### Calculus Problems

My schedule is still up in the air, as the honors section of the gen-ed class does not have enough students to run and will be cancelled. Does the problem lie with students who lack mathematical confidence? Or with a freshman advising office that lacks mathematical confidence? Hard to tell. At least it's certain that my calculus class will run: we try to keep sections of calculus capped at 30 students; mine is already at 36.

We've gone to a new edition of the book for calculus (One of the Stewart books. Will we stay with Concepts & Contexts, as I hear that it no longer does trig-subs* and cylindrical shells** in the main text of the book? Tune in later to find out whether the Calculus Textbook Committee has considered the full implications of the new edition.), so I can't do very much about making a calendar of the semester's topics. I will need to wait for the Calculus Topics Committee to hand down their ruling of which sections are to be covered and what exercises they recommend.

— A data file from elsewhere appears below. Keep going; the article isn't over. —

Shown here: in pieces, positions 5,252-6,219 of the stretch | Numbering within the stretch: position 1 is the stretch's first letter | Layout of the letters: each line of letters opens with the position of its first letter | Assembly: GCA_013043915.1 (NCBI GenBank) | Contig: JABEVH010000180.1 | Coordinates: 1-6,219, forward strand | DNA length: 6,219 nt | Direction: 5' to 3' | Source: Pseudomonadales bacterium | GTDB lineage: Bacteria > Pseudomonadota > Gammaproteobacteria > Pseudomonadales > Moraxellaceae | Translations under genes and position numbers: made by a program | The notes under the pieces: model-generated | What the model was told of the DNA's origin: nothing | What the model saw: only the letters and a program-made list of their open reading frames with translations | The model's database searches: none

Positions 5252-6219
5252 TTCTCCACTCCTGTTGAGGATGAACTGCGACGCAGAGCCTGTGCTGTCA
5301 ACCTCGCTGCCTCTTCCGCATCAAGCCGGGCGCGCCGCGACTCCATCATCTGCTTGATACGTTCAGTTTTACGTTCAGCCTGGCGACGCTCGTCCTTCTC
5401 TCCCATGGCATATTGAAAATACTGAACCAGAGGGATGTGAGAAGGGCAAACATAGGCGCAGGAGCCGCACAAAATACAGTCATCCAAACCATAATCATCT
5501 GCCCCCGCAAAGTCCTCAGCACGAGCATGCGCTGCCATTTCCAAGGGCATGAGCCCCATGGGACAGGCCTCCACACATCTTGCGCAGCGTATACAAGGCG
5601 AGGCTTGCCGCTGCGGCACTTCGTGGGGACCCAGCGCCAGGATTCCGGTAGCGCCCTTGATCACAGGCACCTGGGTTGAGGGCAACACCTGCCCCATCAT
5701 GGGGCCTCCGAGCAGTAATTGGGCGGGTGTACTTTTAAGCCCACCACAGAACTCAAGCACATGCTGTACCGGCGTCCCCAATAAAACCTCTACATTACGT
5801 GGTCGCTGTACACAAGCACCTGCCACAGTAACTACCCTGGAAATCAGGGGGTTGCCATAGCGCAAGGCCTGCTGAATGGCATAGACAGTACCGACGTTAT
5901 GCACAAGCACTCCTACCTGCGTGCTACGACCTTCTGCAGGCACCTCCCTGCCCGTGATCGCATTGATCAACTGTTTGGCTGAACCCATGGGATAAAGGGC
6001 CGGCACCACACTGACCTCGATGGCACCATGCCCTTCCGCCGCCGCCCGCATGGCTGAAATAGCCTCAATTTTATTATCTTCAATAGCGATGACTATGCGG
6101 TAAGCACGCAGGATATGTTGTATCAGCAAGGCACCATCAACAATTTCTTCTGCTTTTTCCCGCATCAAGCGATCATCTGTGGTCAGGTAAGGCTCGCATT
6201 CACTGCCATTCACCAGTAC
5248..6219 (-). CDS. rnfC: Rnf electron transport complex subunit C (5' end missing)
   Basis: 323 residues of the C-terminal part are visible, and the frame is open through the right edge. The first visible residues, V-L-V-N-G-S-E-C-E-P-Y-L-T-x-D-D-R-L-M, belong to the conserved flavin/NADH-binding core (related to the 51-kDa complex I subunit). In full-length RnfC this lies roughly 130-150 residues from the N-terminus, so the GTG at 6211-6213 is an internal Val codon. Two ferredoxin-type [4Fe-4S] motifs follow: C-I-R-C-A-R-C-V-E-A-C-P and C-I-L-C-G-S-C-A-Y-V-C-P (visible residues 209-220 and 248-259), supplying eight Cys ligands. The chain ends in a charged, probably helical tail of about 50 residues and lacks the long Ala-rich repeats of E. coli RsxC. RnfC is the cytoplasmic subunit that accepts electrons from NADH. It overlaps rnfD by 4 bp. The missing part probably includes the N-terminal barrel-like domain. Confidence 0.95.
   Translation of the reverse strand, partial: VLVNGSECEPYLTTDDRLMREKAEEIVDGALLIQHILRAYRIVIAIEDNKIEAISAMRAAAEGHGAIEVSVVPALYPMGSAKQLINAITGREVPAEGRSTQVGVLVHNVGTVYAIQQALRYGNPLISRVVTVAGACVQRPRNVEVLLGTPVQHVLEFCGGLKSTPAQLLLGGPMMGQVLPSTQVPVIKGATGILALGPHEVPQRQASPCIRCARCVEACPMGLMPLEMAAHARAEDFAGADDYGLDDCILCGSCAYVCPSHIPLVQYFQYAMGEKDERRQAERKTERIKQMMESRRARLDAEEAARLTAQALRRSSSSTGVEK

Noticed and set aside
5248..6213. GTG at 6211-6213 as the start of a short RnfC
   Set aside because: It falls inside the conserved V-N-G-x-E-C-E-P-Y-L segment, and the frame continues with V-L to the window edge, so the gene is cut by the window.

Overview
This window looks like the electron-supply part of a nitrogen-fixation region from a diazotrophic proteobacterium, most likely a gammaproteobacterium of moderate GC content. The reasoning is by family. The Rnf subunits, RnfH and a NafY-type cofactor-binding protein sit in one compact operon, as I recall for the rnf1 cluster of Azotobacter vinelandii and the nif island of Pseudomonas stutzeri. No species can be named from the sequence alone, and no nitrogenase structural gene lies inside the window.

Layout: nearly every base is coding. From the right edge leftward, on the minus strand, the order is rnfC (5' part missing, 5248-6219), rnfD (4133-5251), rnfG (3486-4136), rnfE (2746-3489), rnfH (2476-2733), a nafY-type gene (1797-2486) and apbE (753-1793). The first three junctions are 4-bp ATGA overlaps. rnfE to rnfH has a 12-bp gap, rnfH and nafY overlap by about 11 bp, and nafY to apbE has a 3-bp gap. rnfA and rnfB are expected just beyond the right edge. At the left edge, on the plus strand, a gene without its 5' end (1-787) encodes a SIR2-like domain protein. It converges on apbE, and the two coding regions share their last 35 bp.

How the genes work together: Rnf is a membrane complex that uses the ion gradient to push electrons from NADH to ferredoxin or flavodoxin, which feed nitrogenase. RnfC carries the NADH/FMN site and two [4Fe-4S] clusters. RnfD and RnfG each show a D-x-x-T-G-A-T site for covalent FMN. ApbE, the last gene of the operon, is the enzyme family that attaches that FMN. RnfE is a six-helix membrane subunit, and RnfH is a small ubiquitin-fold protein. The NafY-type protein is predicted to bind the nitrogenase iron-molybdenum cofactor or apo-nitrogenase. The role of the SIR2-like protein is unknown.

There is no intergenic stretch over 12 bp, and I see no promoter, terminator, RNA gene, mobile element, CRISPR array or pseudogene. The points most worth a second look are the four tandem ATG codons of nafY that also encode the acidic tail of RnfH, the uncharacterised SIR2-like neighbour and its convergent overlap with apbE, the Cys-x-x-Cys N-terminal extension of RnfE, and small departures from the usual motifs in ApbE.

I've been mulling over some ideas for the first few days of the semester. Our calculus students are some of the brightest students in the freshman class, but they struggle with calculus. I'm pretty sure that in a typical semester, only about 2/3 of students enrolled in calculus will pass with a C or better. Some of them it's because they took a course called "calculus" in high school and expect that this will be the same course again. Others were the best student at their troubled high school and will expect math to still be effortless. Most are enrolled in the engineering program where they face a certain amount of academic hazing and more work than they have ever been expected to do before; they have trouble devoting the necessary time to all their classes. I need to get across the idea that this is a hard class, but one that they can be successful at if they devote the requisite time and effort.